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Amos Harris: Downtown won't improve by keeping the same ol' community improvement district

Amos Harris: Downtown won't improve by keeping the same ol' community improvement district

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Downtown businesses struggle amid pandemic stresses

A man walks his dog along an empty Clark Avenue in front of Ballpark Village in downtown St. Louis on Sept. 17. The area would normally be bustling with fans watching a Cardinals game at one of the bars along the street, but with pandemic concerns and restrictions, many bars and restaurants downtown are struggling to find customers.

Photo by Colter Peterson,

Developer Steve O’Loughlin’s op-ed Thursday (“Downtown St. Louis might be down, but it’s not out”) deservedly touted the opening of the St. Louis Aquarium and the many other tourist and visitor amenities that have been added to downtown over the past several years. Despite this massive investment in projects targeted to tourists and visitors, the day-to-day experience of living and working in downtown has deteriorated over the past decade, as evidenced by 15 years of steadily declining and recently plummeting residential and commercial rent and occupancy rates.

The most prevalent comment from tourists, visitors and investors is: Where are all the people? On any given day, unless there happens to be an afternoon Cardinals game or Stanley Cup parade, downtown feels empty.

Talented young people are the ones who populate successful, vibrant downtowns and drive successful regions. The Downtown St. Louis Community Improvement District is downtown’s steward. It is the only civic entity funded by and focused exclusively on downtown. Like O’Loughlin, I am a past chair of the downtown district and a real estate developer, and can speak with some authority to why the current district has failed downtown while peer downtowns and other neighborhoods in St. Louis have thrived.

The current community improvement district raises all of its $3.3 million a year through a surtax on downtown real estate, and yet it is a private entity that claims exemption from the Sunshine Law. It boasts of no strategic plan. Its budgeting and financial reporting practice is obscure, to say the least. It claims to have no limits as to how it can spend its taxpayer dollars, other than the very broad restrictions in the state statute. It has been managed by a board of 30-plus people, the majority of whom do not pay the CID tax and whose fiduciary responsibility runs to the organization itself instead of to property owners who fund it.

The district has spent more than $30 million in downtown over the last 10 years on an array of initiatives with no coherent strategic purpose, no metrics to track success or failure and, not surprisingly, no measurable impact.

As readers might be aware, the current district expires by its terms at the end of 2021 and can only be renewed by a vote of property owners. The current district leadership has circulated a petition asking property owners to extend the status quo and effectively sign another $30 million blank check to be funded over the next 10 years. The current petition offers no strategic plan or focus, does not commit to what those tax dollars might be spent on, and does not even indicate who will make these spending decisions, how they will be made or who sits on the board.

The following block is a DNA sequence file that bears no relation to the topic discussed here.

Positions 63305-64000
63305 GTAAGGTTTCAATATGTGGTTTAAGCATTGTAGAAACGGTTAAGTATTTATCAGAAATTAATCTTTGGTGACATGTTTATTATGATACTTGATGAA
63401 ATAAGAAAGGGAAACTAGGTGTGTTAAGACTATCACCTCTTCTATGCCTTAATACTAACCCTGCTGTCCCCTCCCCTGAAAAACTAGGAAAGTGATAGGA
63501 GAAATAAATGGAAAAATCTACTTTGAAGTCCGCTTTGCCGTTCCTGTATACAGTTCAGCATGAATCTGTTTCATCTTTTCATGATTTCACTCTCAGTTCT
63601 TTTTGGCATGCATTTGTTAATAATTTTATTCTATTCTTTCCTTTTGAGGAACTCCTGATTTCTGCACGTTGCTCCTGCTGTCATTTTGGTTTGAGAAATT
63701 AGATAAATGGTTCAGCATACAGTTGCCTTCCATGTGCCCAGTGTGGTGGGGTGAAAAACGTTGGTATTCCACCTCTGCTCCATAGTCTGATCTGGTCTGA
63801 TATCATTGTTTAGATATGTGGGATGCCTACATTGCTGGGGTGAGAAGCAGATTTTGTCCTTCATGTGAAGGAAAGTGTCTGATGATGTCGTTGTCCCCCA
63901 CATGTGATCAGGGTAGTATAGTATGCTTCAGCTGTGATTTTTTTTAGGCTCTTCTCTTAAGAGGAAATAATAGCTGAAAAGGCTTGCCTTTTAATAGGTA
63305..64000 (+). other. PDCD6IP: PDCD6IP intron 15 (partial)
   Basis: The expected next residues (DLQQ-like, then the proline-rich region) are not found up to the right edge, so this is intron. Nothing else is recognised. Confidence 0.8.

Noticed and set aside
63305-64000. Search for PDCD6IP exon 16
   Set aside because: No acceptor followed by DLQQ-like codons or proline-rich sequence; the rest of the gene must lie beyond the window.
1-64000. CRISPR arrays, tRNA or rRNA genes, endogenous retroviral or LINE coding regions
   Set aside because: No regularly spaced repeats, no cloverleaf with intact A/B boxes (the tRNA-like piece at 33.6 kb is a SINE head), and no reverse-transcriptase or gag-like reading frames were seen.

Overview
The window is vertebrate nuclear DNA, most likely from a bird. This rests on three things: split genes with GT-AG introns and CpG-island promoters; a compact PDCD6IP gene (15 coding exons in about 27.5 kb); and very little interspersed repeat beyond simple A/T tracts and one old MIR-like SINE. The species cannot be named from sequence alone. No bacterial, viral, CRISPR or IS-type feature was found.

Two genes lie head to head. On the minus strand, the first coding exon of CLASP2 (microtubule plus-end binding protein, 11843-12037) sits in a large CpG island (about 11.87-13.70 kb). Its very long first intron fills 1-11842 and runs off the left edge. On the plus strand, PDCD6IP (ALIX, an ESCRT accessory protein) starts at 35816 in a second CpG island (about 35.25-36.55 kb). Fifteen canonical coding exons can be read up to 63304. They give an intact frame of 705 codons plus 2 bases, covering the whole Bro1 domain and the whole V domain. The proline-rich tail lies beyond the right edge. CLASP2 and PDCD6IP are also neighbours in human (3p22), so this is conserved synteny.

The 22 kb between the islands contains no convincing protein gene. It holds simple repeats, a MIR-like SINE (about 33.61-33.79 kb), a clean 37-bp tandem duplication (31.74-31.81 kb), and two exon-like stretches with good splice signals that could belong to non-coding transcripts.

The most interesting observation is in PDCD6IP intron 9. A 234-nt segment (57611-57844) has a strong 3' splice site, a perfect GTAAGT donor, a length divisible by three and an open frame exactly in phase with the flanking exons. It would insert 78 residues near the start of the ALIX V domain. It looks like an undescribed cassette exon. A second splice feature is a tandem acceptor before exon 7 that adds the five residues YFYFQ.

Instead, I want to vote for a community improvement district where the underlying documents that authorize its existence recognize that it is raising and spending taxpayer money, that it is subject to Sunshine Law transparency, that its governing board must be of manageable size, that it must engage its constituents annually in developing a meaningful strategic plan and budget, and be knowledgeable of downtown’s issues and representative of the people and property types who pay the tax.

It’s the vibrancy, density, discovery and diversity that draw residents and visitors and form a successful downtown’s hallmark. These downtowns offer the opportunity to casually collide with one another and experience the unexpected. Attracting and retaining young pioneers is critical to the whole region because young people are far more likely to move to a new city or leave one. If you lose young people, like we are, the loss can’t make it up on the back side. It means the loss of the baby-makers; the region gets older and the demographic trends become increasingly hard to overcome — a triple whammy.

The St. Louis region has most of the critical elements needed to retain and attract talented young people — inexpensive housing in a diverse array of interesting neighborhoods, a foodie culture, a burgeoning entrepreneurial culture, etc. Critically, it has lacked a vibrant downtown and as a result, St. Louis is continuing its march toward the bottom of the list of most-populous regions.

If well-managed, a $3 million-a-year community improvement district could leverage other public and private resources to help downtown realize its potential. The current petition just proposes to extend the downward spiral of the status quo. We have the next year to reimagine the district into an effective, transparent and well-managed organization. Why not make it better this time?

Amos Harris is principal of Spinnaker St. Louis, developer of the Laurel, the MX and the National Blues Museum, among other projects. He lives in a downtown loft with his wife, three young children and two beehives. Email:

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